#AoIR2018 has ended
Back To Schedule
Thursday, October 11 • 2:00pm - 3:30pm
Labour, Production and Consumption in Digital Culture Industries

Sign up or log in to save this to your schedule, view media, leave feedback and see who's attending!

Nicole S. Cohen, Greig de Peuter
This presentation reports on an ongoing study of the wave of unionization in digital newsrooms in Canada and the United States. Since 2015, journalists at 24 online media outlets have organized unions. Taking a critical political-economic approach, our research reaffirms media labour’s capacity to fight back against capital’s efforts to wield internet technologies to intensify exploitation and weaken labour. Based on interviews with union staff and digital journalists leading the unionization campaigns in Canada, the US, and the UK, our presentation specifically addresses this research question: What motivates and enables primarily young digital journalists with limited experience in the labour movement to organize unions? Our presentation reveals five catalysts or conditions of possibility that generated and are sustaining the upsurge in digital media organizing. First, journalists see in unionization a strategy to mitigate difficult working conditions, including an intensive work regimen. Second, digital journalists are privileged workers in the sense that they are able to access unions. Third, the mostly young digital journalists who are the protagonists of the organizing have an openness to and confidence in collective action. Fourth, an impetus to organize is to diversify journalism and protect editorial integrity. Fifth, digital media workers are strategically positioned to take advantage of the vital force counter-publicity can play in disrupting the accumulation strategies of digital media firms. For internet studies, this study demonstrates that collective labour organizing is a key, yet understudied, entry point for engaging the contested materialities of the internet.

Michael Stevenson, Frank Harbers
This paper describes how to operationalize concepts from Bourdieu’s influential field theory using digital methods. Through a case study of journalistic organizations regarded as ‘innovative’ and ‘entrepreneurial’ we develop a set of research protocols for using empirical web research tools to determine how such actors are arranged within distinguishable yet interlocking hierarchies of market success and symbolic capital. In addition to some key findings about the politics of the ‘innovation’ label within journalism, our aim is to reflect on the feasibility of a ‘field analytics,’ or general set of digital methods for studying prestige and position-taking in diverse contexts of cultural production.

Jacob Nelson
Journalism professionals and researchers have recently argued that newsrooms adopt “audience engagement” as one of their chief pursuits. This term has many interpretations that stem from one underlying belief: journalists better serve their audiences when they explicitly focus on how their audiences interact with and respond to the news in the first place. Yet those who hope to make audience engagement normative must overcome news industry confusion surrounding how engagement itself should be defined and measured. Their efforts therefore present an opportunity to learn how journalism is changing, who within the field have the power to change it, and why they believe it should change. This study investigates two such efforts with ethnographic case studies of Hearken and City Bureau, organizations that aspire to make the audience a larger part of the news production process. An additional case study of The Chicago Tribune reveals how audience engagement advocates and legacy journalists differ in their assumptions about journalism and the public, and how they act on those differences. Drawing on Giddens’ structuration theory, this study illustrates what the future of journalism might look like should an audience-focused approach to news production become the norm, and exposes the obstacles that may prevent such a transformation from occurring.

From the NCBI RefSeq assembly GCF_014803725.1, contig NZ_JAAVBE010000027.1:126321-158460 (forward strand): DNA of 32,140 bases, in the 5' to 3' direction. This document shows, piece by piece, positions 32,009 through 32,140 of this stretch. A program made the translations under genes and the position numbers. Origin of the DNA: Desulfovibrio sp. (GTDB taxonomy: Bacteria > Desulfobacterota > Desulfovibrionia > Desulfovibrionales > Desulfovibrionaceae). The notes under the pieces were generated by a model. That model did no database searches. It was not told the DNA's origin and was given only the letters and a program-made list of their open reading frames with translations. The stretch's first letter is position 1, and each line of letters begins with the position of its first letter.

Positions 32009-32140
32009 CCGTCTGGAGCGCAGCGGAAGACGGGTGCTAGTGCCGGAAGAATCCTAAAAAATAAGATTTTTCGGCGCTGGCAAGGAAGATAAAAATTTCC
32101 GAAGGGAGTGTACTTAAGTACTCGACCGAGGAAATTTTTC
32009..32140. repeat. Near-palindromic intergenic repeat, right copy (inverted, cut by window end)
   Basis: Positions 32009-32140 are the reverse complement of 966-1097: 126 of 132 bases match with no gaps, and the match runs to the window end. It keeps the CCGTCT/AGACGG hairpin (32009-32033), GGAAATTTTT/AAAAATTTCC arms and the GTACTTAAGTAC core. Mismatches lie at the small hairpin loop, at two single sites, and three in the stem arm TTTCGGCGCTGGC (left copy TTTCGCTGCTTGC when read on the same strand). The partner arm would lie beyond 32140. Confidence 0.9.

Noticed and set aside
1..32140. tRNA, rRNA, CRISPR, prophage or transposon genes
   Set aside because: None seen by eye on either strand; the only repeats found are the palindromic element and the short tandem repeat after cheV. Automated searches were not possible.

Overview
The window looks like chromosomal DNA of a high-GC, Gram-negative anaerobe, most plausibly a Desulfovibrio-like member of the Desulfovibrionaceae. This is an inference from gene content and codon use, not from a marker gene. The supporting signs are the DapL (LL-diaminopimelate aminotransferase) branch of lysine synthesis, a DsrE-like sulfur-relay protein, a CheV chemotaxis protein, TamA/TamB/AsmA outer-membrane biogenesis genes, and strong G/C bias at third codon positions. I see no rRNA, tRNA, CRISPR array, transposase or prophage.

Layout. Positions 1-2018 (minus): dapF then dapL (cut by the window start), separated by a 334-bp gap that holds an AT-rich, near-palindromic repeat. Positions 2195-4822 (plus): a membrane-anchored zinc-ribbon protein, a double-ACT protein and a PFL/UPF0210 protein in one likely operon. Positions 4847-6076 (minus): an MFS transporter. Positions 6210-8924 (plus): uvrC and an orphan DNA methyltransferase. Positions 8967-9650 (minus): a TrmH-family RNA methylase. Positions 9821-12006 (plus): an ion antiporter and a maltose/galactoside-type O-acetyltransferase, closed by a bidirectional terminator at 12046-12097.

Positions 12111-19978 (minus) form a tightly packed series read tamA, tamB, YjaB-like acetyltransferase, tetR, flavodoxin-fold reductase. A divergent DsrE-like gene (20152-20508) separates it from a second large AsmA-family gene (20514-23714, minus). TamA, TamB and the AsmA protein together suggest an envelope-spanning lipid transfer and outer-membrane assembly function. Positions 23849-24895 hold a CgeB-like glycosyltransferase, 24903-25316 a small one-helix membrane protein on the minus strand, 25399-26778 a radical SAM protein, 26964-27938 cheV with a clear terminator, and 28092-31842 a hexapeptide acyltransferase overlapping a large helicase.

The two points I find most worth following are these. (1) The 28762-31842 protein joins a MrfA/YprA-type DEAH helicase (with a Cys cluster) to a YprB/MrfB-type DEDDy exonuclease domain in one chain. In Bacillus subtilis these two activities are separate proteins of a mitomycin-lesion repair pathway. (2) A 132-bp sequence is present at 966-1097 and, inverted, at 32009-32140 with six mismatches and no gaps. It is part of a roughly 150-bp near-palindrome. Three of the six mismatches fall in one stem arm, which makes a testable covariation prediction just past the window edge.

Helen Kennedy, Robin Steedman, Rhianne Jones
Signing In forms part of a broader programme of research which explores the relationship between data, diversity and inequality in the media and creative industries. The empirical research will be complete by the end of the summer. Signing In uses focus group and interview methods to explore attitudes to sign in and related data mining: eight focus groups each with six participants (n=48) will take place, for which we will purposively sample for diversity (eg in relation to ethnicity, age, gender, class, disability, education), given the focus of the project on diversity and inequality, and because the effects of data practices on marginal groups can be more severe than on other groups, yet their voices are rarely heard (Lingel and boyd 2013). In addition to the focus groups, we will carry out eight in-depth, ethnographic interviews, which incorporate ‘ethnographic elements into standard interviews’ (Mason and Davies 2009: 590), such as observation of non-verbal dimensions, like participants demonstrating sign in experiences on their devices. One participant from each of the eight focus groups will be selected for interview, based on their contributions to the focus groups. Through these methods and related analysis of empirical data, the research aims to make contributions in four key areas, outlined below.

Thursday October 11, 2018 2:00pm - 3:30pm EDT
Sheraton - Ballroom East